Lurie: ‘I Think We’re Pretty Close’
EAST RUTHERFORD, N.J. — Jeffrey Lurie believes that the overall state of the union is strong. He backed his general manager and head coach, and spoke optimistically about what lies ahead for this team despite the step backwards in Year 2 under Chip Kelly.
“I think we’re pretty close,” said the owner, addressing reporters in the MetLife Stadium visitors locker room moments after the Eagles season came to a close. “I think we know exactly what we have to upgrade. You see certain teams, they go 8-8, 8-8 and then they break through. We’re at double-digits, double-digits, it doesn’t mean we’ll be double-digits next year but I think we’ve got a really good nucleus of young players, mostly under 27, a lot of players below 30, a lot of up-and-coming stars in this league. It’s all in front of us, but I don’t want to sound overly enthusiastic because we have to fix those three things.”
Those three things, which Lurie called the team’s “Achilles heels that really in the end were not solvable,” were turnovers, red zone offense, and big plays allowed on defense.
“Great, great front seven and outstanding improvement on ‘D’ all over except giving up the deep ball. You can’t do it,” he said.
When Lurie says he knows exactly where the upgrades need to be made, it’s fair to conclude that he is pointing right at the secondary for starters.
Who will be in charge of making the appropriate changes? Asked if Howie Roseman would be back as general manager, Lurie responded: “Is that a question? Yes.”
“I see two really valued executives: Chip, Howie, and add Don Smolenski to that. These are three obsessed-to-be-good executives. They have different roles. They cross over at different points. I think you know me, I like to surround myself not with ‘yes’ men but strong, opinionated people that are really dedicated to making us really good. That’s what those three do.”
As for Kelly, Lurie sounded as if his confidence has not waned when it comes to the head coach, even if the sentiment is slightly different amongst a portion of the fan base.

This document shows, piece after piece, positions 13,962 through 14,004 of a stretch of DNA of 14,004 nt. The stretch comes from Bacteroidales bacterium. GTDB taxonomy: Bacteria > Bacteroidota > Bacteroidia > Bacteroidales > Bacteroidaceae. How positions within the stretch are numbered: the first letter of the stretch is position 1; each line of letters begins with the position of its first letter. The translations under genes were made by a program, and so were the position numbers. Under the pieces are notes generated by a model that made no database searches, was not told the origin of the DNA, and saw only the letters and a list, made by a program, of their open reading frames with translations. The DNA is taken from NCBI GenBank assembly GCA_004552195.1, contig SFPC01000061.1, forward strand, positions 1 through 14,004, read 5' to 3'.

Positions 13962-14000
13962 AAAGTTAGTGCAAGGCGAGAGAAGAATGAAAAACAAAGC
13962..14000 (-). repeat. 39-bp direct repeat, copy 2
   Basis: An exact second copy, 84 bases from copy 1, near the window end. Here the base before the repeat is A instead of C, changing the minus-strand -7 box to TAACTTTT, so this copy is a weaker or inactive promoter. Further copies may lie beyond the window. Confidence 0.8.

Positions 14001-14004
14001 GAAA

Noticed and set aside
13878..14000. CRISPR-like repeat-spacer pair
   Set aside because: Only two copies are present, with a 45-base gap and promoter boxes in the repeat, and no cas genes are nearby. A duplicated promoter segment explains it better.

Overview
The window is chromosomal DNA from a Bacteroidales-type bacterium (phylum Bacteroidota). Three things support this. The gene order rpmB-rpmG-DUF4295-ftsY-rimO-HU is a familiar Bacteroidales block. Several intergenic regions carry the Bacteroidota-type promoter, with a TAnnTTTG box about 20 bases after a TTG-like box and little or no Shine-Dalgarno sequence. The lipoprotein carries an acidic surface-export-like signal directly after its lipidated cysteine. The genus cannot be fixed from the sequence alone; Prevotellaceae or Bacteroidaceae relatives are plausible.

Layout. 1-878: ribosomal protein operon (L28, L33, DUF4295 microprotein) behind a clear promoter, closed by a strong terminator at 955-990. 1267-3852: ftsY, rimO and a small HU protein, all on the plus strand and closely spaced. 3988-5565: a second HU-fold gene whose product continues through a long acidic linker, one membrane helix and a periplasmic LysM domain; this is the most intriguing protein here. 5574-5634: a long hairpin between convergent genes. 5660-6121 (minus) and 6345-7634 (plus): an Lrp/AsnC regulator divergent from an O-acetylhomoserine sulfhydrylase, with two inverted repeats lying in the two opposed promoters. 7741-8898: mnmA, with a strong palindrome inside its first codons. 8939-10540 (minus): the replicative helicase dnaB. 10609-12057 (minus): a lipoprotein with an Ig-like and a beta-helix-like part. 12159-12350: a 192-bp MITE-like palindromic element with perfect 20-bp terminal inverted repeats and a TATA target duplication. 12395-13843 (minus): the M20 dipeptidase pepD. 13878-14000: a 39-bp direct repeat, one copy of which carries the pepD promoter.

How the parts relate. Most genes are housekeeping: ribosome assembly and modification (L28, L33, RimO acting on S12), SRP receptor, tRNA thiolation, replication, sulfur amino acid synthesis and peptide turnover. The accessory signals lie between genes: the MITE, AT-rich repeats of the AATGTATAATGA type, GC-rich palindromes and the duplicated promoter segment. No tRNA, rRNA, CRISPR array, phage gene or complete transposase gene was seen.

“He’s an excellent coach. He’s so dedicated to making us better and better. His life is all football and creating an outstanding football team. That’s what he’s all about. There are going to be ups and downs, there’s going to be bumps in the road,” he said, later adding: “I’m proud of having chosen Chip and the staff he has put together, and where that bodes well for the future.”
Lurie has been effusive in his praise of Nick Foles in the past. On Sunday, he stayed away from offering too much analysis, noting the evaluations that need to be done by the coaching staff, but pointed to Foles’ 14-4 record under Kelly and spoke of his character and work ethic.
Does he feel this team has the quarterback play it takes to be a Super Bowl contender?
“I think it remains to be seen,” said Lurie. “Very hard to answer that until you accomplish it. You can point to people that have accomplished it: Aaron [Rodgers] and Tom [Brady] and Peyton [Manning] and those guys, and that’s the elite of the NFL. Until you accomplish that, you can’t say you have it. You just always have to make that position the most important and do whatever you can to be the best at that position you can. There is a scarcity of quarterbacks, let’s face it. There are a lot of teams that really struggle at that position. So we always have to try to win big and focus on that position at all times.”
Overall, the Eagles’ owner feels good about where this franchise sits despite missing the playoffs for the third time in four years.
“The key thing for me is are we surrounding ourselves with the best possible people and bringing in the best possible players. I’m very enthused by where we’re sitting. Maybe I’m being overly enthusiastic. I don’t think so. These players deserve a lot of credit. And we’re crushed at the same time. It’s a dual feeling: you’re feeling really good about your young team…but at the same time emotionally crushed.”